Aug 042021

The Soda Pop Bros Root Beer Bottle One of my root beer friends on social media runs a craft soda shop in Windsor Ontario, The Soda Pop Bros. In addition to their large selection and soda delivery, they worked to develop their own line, which includes two flavors of root beer. He was so kind as to send me some samples to review. Sadly he mixed up the boxes and accidentally sent what was intended for another reviewer to me, but I still got some of each of his root beers. I decided I’d start with the plain, er, ordinary, er, original, that’s it, root beer! I like their label, it’s got a classic vibe and isn’t too busy. One other interesting thing, it has 2% of the daily allowance of calcium and 10% of potassium. I’m not sure why that is, but extra nutrients isn’t a bad thing at all. Maybe it’s mineral water? Or maybe they just want electrolytes for hydrating root beer? Not sure, but I hope to love it.

The Body is sweet with sassafras and vanilla flavors. There’s a faint sarsaparilla that builds over time. Overall the flavor is nice and clean and simple. The Bite is mild though it isn’t smooth. The Head is wonderfully tall and frothy and you shouldn’t try to build it because then it’s too much and takes forever to fizz down. The Aftertaste is that sarsaparilla, which is pleasant.

It’s good. I’ll say that, but nothing really stands out, except the head, and the potassium. Need that potassium. So while I won’t give this one the Seal, it is better than average and is worth a try. See how it rates against other root beers.

Three and a half kegs

Jul 212021

The Dorothy Molter Museum Interpretive Center
The last weekend in June I took a road trip with the family to the north of Minnesota. Our final destination was Ely and top on the list of things to see there was the Dorothy Molter, aka The Root Beer Lady, museum. Dorothy lived out in the Boundary Waters Canoe Area Wilderness on the Isle of Pines where she ran a resort. They used to have pop flown in by float plane but after that was banned she started using the empty bottles to make root beer for her guests. Eventually the area was designated by the federal government as wilderness, but Dorothy was allowed to keep living there, where she still made thousands of bottles of root beer every year for the canoeists that would visit. After her death, her cabins were relocated to the museum site.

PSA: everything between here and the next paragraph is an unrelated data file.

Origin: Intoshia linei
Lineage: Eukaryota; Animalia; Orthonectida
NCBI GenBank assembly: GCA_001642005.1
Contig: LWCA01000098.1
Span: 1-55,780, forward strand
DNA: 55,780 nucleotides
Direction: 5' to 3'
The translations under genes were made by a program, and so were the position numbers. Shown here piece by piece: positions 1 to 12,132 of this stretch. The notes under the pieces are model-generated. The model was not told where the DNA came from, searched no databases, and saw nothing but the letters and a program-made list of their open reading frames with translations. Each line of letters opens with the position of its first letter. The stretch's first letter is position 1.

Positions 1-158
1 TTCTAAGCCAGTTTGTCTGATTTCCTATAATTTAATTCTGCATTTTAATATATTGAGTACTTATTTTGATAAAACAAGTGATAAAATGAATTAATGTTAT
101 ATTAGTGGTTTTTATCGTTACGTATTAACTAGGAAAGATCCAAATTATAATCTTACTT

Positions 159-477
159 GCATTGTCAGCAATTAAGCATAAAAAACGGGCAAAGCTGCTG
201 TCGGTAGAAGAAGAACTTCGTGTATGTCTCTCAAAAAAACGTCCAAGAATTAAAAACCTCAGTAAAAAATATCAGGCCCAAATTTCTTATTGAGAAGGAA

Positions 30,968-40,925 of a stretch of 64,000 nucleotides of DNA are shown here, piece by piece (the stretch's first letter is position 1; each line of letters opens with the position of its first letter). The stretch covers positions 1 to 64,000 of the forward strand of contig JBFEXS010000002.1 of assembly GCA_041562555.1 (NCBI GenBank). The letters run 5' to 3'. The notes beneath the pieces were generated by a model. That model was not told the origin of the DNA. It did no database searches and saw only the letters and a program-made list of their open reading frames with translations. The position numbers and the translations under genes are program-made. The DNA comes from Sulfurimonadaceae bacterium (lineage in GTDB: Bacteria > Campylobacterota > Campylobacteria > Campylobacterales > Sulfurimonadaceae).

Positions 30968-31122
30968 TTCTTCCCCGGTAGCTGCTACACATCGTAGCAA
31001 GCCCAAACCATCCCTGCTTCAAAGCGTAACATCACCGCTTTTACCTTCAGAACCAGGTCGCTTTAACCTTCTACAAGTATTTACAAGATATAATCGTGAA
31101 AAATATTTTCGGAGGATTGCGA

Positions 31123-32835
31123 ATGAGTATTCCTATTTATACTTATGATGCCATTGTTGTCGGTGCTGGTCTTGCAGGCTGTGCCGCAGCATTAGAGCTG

I’ve written about her root beer before, and while it’s not by any means my favorite, I must acknowledge anyone who devotes so much of their lives to making root beer in the wilderness that they earn the title The Root Beer Lady. The museum itself is quite nice. The interpretive center and gift shop opens to a trail with her cabins and artifacts. Mostly focused on her life, but also the history of the Boundary Waters area. They also have a lot of her original root beer making equipment. The Dorothy Isle of Pines Root Beer is said to be as close a recreation of her root beer as possible.

The gift shop has not only bottles of her branded root beer, but also many other root beer candies and products, many of which I’d never seen (look for future posts). The whole place is wonderful, informative, and very much root beer themed, making it a site to which any true root beer fan should make pilgrimage.

Dorothy’s root beer making equipment. They actually have root beer making lessons here.

The Point Cabin. Where guests stayed in the summer.

The Point Cabin. Where guests stayed in the summer.

The winter cabin

The Winter Cabin. Where Dorothy stayed during the winter.

The gift shop

The gift shop

Jul 072021

A mug of Minnetonka Drive-in Root Beer For Father’s Day weekend my wife asked me if there was any sort of celebrating I wanted to do. I had two things in mind, fishing and root beer. Luckily for me I knew of a place I could accomplish both (so I thought). Just 15 minutes south of where I live I had discovered the Minnetonka Drive-In in Spring Park, nearly smack in the middle of Lake Minnetonka. They make their own root beer, and surely there’d be some public fishing pier. So we set off to fish and found the only fishing pier on the map (that I could find in Google) was completely inundated with duckweed, lily pads, and other weeds making fishing entirely impossible. But at least we could get to the drive in. The Minnetonka Drive-In was opened in 1961 as a family business. The classic root beer stand is still owned and operated by one of the children of the original founder. He started working there at age 9, washing glass gallon jugs for root beer. I love a family business root beer stand story. They have random mugs to serve their root beer, some unmarked, some A&W, according to the server, they just acquired them wherever they could. There’s lots of picnic tables and they have car service as well. Since I don’t eat in my Model 3, I just ordered inside and went to a table in the shade, since it was a beautiful day.

The Body has that classic root beer flavor with a hint of vanilla. It’s plenty sweet, but it is also just a bit mild, like it could use to be a bit stronger. The Bite is a little spicy while low on the carbonation side. The Head is short and foams away too quickly. The Aftertaste is some sweet vanilla.

It’s overall tasty, but just kind of lacking in all departments, but the core flavors are still really good, so I still give it an above average, high 3. I almost want to go a little higher, but reading my own review doesn’t justify. Three is good from The Root Beer Gourmet after all. The food there is quality. I had their signature Minnetonka Twin burger with onion rings and slaw and cheese curds. I forgot to order bacon with it sadly. Some of the family got some ribs and other fish and chips. It was all really good. I recommend dropping by if you’re in the area.

Three kegs

The Minnetonka Drive In

The Minnetonka Drive In

A Minnetonka Twin burger with onion rings and root beer. Quite the delicious meal.